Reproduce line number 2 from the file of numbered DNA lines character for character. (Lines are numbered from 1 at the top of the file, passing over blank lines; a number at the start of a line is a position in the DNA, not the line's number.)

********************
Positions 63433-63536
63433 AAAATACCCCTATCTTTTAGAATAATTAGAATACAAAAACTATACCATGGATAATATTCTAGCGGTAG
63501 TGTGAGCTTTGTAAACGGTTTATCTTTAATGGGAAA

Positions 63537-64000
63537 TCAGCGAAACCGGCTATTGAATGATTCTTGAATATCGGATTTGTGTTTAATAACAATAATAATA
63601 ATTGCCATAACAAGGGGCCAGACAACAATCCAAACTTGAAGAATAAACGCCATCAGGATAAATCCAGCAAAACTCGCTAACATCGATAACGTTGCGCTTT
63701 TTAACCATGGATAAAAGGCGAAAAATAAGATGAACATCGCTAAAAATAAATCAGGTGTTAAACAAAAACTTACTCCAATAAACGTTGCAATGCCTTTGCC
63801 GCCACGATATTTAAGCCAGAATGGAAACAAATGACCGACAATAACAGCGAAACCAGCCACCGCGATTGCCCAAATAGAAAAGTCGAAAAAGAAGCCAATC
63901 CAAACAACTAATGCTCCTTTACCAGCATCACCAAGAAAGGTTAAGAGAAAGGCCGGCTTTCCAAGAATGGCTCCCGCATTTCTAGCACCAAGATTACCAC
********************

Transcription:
63433 AAAATACCCCTATCTTTTAGAATAATTAGAATACAAAAACTATACCATGGATAATATTCTAGCGGTAG